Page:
Today I’m letting you in on a little of the backend stuff that happens here at Dear Sabrina. I run this blog on WordPress, and I’ve installed a standard set of plug-ins (think of them as apps) to help me run different aspects of the backend. One of those, perhaps the most popular, is called Yoast SEO.
The point of Yoast SEO is to help websites rank better on search engines like Google. The plug-in guides you in how to write and title each post so that it’s more likely to rank well on a Google search, thereby bringing more visitors to the website. Part of the plug-in focuses on SEO, and another part focuses on readability, which is exactly what it sounds like: how easy (or hard) it is to read the text.
When it comes to readability, dear readers, I fail.
I uniformly get really bad readability ratings. The ratings are based on factors like length of sentences and paragraphs, number of syllables per word, use of passive voice and transition words, etc. My sentences are always too long, I frequently use multisyllabic words, and I’m too free with the passive voice. My Flesch Reading Ease score is almost always “fairly difficult to read” or “okay to read,” and rarely “easy to read” or “fairly easy to read.”
I’d been thinking about writing this post, and then I received a popular email newsletter last week in which the author argued for writing simplified posts. The newsletter looked at the top 20 articles on LinkedIn at the moment, and found that most of them were considered very easy to read by the Flesch test. The argument was that to become (and remain) popular, writers need to write at a fairly basic level.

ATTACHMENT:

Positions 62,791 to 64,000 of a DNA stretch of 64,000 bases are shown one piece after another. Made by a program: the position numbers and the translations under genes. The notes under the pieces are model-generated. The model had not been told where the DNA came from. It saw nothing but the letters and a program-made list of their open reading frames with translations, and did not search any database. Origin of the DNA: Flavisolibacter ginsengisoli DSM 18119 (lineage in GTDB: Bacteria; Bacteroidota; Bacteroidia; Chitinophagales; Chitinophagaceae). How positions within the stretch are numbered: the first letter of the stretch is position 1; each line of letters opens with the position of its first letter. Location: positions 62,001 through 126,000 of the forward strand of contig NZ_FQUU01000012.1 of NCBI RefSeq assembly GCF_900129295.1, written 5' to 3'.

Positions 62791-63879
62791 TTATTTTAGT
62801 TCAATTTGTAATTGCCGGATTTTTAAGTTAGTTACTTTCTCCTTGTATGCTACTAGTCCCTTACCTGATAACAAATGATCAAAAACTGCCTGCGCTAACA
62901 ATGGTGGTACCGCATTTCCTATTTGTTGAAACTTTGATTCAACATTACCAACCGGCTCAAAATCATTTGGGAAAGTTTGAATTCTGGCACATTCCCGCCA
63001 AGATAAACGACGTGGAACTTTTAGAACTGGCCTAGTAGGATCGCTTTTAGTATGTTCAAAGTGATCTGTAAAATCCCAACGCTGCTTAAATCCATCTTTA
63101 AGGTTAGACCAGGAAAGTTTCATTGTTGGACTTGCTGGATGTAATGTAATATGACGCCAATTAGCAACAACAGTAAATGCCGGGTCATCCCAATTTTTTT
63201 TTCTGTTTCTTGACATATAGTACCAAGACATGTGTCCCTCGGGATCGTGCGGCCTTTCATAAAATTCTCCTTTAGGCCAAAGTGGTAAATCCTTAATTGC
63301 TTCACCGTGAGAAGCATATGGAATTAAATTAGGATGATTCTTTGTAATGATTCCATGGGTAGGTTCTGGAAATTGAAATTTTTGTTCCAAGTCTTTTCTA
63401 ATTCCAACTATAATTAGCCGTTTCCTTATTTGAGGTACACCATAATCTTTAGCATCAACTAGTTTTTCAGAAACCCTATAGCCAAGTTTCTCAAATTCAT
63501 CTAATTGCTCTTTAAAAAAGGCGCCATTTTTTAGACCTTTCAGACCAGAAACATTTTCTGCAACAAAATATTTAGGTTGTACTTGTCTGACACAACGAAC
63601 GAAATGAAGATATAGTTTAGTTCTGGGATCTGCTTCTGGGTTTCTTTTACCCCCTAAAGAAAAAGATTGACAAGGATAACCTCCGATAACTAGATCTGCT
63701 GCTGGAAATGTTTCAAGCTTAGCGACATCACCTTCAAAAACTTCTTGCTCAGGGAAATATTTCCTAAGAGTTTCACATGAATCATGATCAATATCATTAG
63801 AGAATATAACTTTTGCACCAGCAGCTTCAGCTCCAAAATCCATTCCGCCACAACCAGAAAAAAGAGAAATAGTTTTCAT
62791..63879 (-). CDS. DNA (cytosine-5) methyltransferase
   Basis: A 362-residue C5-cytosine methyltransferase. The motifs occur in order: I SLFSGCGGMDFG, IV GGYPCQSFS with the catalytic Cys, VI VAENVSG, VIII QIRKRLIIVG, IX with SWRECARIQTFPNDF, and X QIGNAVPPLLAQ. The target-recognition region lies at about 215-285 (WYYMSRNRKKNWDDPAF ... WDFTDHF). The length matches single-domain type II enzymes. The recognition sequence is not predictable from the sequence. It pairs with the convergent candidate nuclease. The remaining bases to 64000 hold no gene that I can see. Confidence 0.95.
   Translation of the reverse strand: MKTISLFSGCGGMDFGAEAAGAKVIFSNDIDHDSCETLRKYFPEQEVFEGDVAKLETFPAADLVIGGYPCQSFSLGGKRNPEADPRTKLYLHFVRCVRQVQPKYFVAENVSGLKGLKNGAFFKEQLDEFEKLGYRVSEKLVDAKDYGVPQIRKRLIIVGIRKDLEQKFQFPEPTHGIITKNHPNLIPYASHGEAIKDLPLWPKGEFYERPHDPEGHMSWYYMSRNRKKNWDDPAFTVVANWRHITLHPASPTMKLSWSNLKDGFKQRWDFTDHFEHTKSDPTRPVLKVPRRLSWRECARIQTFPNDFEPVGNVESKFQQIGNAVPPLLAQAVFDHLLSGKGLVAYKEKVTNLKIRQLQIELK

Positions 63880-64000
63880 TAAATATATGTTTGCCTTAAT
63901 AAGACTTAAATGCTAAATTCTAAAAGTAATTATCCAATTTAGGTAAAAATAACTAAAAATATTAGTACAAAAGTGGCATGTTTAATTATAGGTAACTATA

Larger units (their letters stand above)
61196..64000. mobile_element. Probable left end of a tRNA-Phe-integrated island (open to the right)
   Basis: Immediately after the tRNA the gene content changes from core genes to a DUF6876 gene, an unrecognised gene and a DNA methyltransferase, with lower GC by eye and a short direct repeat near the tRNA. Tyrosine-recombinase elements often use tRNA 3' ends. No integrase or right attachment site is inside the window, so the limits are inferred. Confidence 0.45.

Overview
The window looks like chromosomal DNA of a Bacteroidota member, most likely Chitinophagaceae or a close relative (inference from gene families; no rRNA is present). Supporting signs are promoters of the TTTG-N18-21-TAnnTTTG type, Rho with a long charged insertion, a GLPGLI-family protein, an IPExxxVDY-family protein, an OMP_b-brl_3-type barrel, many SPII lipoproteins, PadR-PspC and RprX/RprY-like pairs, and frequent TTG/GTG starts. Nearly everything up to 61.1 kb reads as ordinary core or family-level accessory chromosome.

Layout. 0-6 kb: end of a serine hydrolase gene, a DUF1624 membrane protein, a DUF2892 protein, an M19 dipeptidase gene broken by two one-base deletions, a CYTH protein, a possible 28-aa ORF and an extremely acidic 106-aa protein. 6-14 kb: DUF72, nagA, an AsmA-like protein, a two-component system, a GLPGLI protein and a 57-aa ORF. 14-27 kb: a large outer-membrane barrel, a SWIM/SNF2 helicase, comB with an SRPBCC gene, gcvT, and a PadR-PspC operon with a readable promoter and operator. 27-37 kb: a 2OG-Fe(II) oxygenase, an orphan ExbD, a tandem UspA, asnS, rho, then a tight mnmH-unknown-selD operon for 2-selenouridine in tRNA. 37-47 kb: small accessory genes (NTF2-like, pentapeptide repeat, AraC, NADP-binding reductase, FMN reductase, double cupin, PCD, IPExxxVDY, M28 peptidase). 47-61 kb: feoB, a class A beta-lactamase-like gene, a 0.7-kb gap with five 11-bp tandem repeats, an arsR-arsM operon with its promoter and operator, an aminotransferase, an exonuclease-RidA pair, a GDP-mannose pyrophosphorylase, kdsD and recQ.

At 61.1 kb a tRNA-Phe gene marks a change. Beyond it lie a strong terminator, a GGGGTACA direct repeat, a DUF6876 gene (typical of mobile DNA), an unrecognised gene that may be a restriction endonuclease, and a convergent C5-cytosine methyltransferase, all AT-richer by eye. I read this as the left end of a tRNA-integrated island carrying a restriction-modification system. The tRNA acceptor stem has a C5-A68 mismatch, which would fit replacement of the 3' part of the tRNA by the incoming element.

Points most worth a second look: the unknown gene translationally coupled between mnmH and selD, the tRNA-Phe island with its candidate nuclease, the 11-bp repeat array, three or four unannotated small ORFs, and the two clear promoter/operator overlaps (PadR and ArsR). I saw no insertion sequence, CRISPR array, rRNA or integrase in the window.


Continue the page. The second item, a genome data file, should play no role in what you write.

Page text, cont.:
There’s certainly truth in that, but you know what? I’m not going to do it. Truth is, I can only write in my voice, and my voice uses meandering sentences, uncommon punctuation (I love semi-colons), and the more-than-occasional big word. Further, my philosophical stance is that when we are exposed to complex sentence structure and big words, our minds are forced to adapt—and that’s good.
Think about having a conversation with one of your closest friends, the friend that really makes you think, the friend who you feel like your best, most articulate self around. Do you think that person dumbs down his/her level of conversation for you? No! I always feel ten times smarter when I’m talking with my dear friend Joshua, and that’s because he raises my level of conversation just by being himself. He is smart and witty and articulate, and that makes me smart and witty and articulate, at least for those few moments I’m around him.
Now, while I won’t claim to be smart, witty, and articulate in this space, I will own up to the relative complexity of the stuff I write here, at least compared to what I “should” be writing. Further, I’ll posit that that’s one of the reasons that you keep coming back: because you’ve found a corner of the Internet where you feel at home, where you like the topics being discussed and the voice discussing them, that you like reading something that hasn’t been dumbed down for mass appeal.
So, this—my authentic voice—might drive some people away because it’s a bit hard to read, but I’m sticking with it. Because I believe in my own voice, and I believe in you, dear readers.
(As a side note, one of my favorite writers is Alain de Botton. It’s not just me: his books have been bestsellers in 30 countries. Have you ever read anything of his? He writes the most beautiful, complex sentences. Sometimes I have to read them multiple times just to be sure I’m getting everything; sometimes I read them multiple times just to delight in the beauty of a well-written sentence.)
Photo of Alain de Botton from his website. Screenshots from mine.